This article was produced in collaboration with AlterNet and first appeared here.
It is regulated as an herbal supplement, not a controlled substance, but it is coming under some scrutiny by lawmakers and regulators. The FDA banned its import in 2014, and the DEA has it listed as a drug of concern, but has not moved to criminalize it. It is illegal in four states, though -- Indiana, Tennessee, Vermont and Wyoming -- and similar laws are now being proposed in Florida and New Jersey.
The stuff is called kratom, and was traditionally used in Thailand and Malaysia to help endure physical labor, relieve pain, and stop diarrhea. It was also good for relieving the symptoms of opium withdrawal.
That's because its active ingredients activate the same opioid receptors heroin and prescription pain pills do. And it behaves like an opiate -- with a couple of exceptions, one interesting and one quite important.
"Direct kratom overdoses from the life-threatening respiratory depression that usually occurs with opioid overdoses have not been reported," says Oliver Grundmann, clinical associate professor of medicinal chemistry at the University of Florida, told journalist Maia Szalavitz at Vice. Grundmann should know; he just reviewed the research on kratom for the International Journal of Legal Medicine.
"It's a fascinating drug, but we need to know a lot more about it, Dr. Edward W. Boyer, a professor of emergency medicine at the University of Massachusetts Medical School and a co-author of several scientific articles on kratom, told the Times. "Recreationally or to self-treat opioid dependence, beware -- potentially you're at just as much risk" as with an opiate.
Well, except for that whole fatal overdose thing. And like the kratom high, the physical dependence appears much milder.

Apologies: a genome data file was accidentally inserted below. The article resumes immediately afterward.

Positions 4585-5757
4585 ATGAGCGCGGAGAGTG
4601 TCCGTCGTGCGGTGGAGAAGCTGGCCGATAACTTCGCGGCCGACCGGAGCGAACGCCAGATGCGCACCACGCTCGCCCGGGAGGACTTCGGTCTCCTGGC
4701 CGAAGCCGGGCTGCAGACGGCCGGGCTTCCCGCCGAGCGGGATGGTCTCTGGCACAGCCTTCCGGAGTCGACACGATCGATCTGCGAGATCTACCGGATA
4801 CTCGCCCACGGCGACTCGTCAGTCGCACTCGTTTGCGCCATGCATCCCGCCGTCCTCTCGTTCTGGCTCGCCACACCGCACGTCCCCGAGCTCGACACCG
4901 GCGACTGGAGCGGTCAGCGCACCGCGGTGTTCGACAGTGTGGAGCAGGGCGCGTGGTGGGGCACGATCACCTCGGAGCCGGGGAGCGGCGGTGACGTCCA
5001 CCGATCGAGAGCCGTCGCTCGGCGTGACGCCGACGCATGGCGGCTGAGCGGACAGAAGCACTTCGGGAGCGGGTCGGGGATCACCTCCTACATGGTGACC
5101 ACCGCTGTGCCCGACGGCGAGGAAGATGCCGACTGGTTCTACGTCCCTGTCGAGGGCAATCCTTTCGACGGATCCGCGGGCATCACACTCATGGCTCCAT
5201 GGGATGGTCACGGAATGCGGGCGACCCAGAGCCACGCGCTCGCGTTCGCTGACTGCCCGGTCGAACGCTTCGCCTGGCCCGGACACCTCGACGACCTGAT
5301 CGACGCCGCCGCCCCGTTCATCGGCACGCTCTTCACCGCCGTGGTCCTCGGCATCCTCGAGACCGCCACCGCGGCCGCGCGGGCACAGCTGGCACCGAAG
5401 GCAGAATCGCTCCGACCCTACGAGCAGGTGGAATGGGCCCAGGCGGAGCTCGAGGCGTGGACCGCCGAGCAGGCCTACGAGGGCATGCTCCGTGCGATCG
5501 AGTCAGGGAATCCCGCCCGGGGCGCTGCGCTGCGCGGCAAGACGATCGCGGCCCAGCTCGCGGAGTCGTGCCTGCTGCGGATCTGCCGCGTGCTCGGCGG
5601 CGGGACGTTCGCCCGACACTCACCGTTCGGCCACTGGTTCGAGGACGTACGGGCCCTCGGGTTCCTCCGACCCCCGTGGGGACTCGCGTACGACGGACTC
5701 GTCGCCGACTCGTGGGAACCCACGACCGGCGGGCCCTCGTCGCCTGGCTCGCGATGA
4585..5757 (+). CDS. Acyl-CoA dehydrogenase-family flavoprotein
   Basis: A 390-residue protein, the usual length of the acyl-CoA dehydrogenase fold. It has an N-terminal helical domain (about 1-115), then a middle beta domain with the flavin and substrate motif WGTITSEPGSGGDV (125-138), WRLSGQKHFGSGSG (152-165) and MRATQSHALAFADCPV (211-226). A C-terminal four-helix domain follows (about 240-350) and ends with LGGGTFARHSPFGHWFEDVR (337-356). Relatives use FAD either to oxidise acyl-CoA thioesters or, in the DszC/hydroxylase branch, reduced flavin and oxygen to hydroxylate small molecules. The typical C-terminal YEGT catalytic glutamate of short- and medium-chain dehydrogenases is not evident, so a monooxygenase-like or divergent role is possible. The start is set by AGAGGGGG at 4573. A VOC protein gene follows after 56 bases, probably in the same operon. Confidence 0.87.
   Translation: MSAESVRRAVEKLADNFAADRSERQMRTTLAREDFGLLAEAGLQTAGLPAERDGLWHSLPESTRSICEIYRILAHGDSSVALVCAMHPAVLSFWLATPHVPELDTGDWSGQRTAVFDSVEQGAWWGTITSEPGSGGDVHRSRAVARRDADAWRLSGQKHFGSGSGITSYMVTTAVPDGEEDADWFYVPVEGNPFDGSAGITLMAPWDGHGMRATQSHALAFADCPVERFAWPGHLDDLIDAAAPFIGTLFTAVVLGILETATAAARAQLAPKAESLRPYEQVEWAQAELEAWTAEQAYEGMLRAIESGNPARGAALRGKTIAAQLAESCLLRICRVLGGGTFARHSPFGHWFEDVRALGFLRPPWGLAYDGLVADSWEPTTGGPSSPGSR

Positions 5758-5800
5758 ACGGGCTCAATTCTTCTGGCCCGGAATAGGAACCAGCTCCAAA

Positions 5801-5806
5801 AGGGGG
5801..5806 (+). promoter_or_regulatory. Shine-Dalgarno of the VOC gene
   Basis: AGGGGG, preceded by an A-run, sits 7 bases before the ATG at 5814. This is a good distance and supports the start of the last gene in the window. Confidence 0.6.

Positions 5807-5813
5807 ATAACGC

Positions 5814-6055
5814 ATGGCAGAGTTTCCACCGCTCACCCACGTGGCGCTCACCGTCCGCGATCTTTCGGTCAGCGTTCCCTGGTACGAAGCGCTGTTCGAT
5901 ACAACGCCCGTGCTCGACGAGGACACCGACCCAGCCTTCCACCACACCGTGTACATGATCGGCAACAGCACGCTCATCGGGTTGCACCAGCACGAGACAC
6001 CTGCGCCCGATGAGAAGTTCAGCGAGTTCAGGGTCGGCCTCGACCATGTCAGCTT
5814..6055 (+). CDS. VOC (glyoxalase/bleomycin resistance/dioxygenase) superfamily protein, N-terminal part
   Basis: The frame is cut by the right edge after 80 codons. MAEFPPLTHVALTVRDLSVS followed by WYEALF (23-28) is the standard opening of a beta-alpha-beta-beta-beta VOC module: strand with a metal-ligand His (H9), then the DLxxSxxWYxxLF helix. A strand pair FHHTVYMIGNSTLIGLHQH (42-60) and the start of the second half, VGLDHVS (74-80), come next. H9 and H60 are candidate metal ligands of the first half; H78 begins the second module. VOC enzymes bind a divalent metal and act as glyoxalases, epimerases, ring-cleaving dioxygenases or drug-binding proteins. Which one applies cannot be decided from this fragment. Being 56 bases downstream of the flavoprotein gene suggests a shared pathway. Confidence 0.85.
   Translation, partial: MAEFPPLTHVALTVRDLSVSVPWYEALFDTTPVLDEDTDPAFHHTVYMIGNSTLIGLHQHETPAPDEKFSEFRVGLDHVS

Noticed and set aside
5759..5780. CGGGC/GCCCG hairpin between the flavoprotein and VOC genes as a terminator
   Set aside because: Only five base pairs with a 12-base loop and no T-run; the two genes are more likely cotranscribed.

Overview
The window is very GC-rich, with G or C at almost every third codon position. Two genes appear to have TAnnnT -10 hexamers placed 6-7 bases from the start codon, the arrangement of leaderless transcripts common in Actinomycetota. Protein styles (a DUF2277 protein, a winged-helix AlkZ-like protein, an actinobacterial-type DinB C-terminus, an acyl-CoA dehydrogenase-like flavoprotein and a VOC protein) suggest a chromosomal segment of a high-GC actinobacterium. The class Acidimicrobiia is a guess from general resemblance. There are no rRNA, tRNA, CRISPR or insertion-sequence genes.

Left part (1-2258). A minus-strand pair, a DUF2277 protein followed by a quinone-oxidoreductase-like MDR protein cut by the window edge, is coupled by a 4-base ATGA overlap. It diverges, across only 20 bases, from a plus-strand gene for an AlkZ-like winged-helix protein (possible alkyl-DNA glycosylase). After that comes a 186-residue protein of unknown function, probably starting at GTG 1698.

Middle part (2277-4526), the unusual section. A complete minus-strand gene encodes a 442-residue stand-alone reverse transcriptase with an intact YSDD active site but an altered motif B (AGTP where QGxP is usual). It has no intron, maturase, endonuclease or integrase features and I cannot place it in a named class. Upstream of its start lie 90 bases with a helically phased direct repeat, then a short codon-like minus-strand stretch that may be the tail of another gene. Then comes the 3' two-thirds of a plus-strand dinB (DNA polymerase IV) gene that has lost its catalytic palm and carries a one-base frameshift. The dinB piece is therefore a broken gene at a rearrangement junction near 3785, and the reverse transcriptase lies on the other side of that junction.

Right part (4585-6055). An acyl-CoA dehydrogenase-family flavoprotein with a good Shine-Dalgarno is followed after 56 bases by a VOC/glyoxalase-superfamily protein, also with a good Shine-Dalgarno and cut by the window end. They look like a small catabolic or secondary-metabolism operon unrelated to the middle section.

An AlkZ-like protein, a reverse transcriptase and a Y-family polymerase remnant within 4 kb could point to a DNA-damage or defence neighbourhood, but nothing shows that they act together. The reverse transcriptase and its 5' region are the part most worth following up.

Szalavitz consulted Mark Swogger, an assistant professor of psychiatry at the University of Rochester Medical Center, who with his colleagues analyzed 161 "experience reports" posted by kratom users on the drug information site Erowid.org for a recent study in the Journal of Psychoactive Drugs.
"I think it's pretty safe to say that kratom has at least some addiction potential. The data is fairly strong on that and our study also found that people are reporting addiction," but "overall, we found that it's really mild compared to opioid addiction and it didn't seem to last as long."
About one in six of the users reported nausea or stomach pain and 6% actually vomited. There have been a handful of other handful of reports of liver problems.
All this makes kratom something like opium's mild-mannered little sister. And that is apparently something a lot of people are looking for.
One of them was Susan Ash, 46, who told the Times she began taking kratom while being treated for dependence on prescription pain relievers and now takes a small dose daily to ease chronic pain and depression.
She was so impressed with the results that last year, she founded the American Kratom Association to represent consumers. The group now has more than 2,000 members and lobbies against bills to ban the herb.
"We know from all our experiences that kratom has the potential to be a wonderful medicine," she said. "We're all experiencing that it's changing our lives. We do agree that more science is needed to actually prove this potential that we know it has."
Yes, more science is needed, and kratom does have its disaffected users, as the Times was quick to dig up, but so far, it looks like we have a drug like opium, but with attenuated effects. If people are taking kratom to get off heroin or prescription pills or to treat pain or just to get a nice buzz, and they're not overdosing by the tens of thousands, as they are with the opiates, that would seem like an overall good thing. If we want to reduce harm from heroin and prescription opiates, kratom should be studied and, perhaps, embraced, not proscribed.